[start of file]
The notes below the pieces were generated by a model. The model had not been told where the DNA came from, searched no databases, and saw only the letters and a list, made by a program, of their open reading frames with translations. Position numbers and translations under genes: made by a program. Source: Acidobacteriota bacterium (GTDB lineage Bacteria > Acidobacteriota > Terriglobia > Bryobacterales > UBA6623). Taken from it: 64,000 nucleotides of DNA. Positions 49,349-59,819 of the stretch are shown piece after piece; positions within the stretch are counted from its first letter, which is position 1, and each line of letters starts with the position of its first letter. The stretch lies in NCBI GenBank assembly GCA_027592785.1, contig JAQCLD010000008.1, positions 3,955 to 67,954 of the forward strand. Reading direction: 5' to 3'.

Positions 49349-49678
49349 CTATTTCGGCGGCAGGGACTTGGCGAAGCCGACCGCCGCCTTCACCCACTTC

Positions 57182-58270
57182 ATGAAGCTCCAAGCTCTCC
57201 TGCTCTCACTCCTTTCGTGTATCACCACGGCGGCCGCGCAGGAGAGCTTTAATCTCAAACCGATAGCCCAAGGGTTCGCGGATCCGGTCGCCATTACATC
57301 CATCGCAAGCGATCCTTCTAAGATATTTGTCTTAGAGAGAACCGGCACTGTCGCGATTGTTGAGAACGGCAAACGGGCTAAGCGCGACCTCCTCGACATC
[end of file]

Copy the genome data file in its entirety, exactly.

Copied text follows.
The notes below the pieces were generated by a model. The model had not been told where the DNA came from, searched no databases, and saw only the letters and a list, made by a program, of their open reading frames with translations. Position numbers and translations under genes: made by a program. Source: Acidobacteriota bacterium (GTDB lineage Bacteria > Acidobacteriota > Terriglobia > Bryobacterales > UBA6623). Taken from it: 64,000 nucleotides of DNA. Positions 49,349-59,819 of the stretch are shown piece after piece; positions within the stretch are counted from its first letter, which is position 1, and each line of letters starts with the position of its first letter. The stretch lies in NCBI GenBank assembly GCA_027592785.1, contig JAQCLD010000008.1, positions 3,955 to 67,954 of the forward strand. Reading direction: 5' to 3'.

Positions 49349-49678
49349 CTATTTCGGCGGCAGGGACTTGGCGAAGCCGACCGCCGCCTTCACCCACTTC

Positions 57182-58270
57182 ATGAAGCTCCAAGCTCTCC
57201 TGCTCTCACTCCTTTCGTGTATCACCACGGCGGCCGCGCAGGAGAGCTTTAATCTCAAACCGATAGCCCAAGGGTTCGCGGATCCGGTCGCCATTACATC
57301 CATCGCAAGCGATCCTTCTAAGATATTTGTCTTAGAGAGAACCGGCACTGTCGCGATTGTTGAGAACGGCAAACGGGCTAAGCGCGACCTCCTCGACATC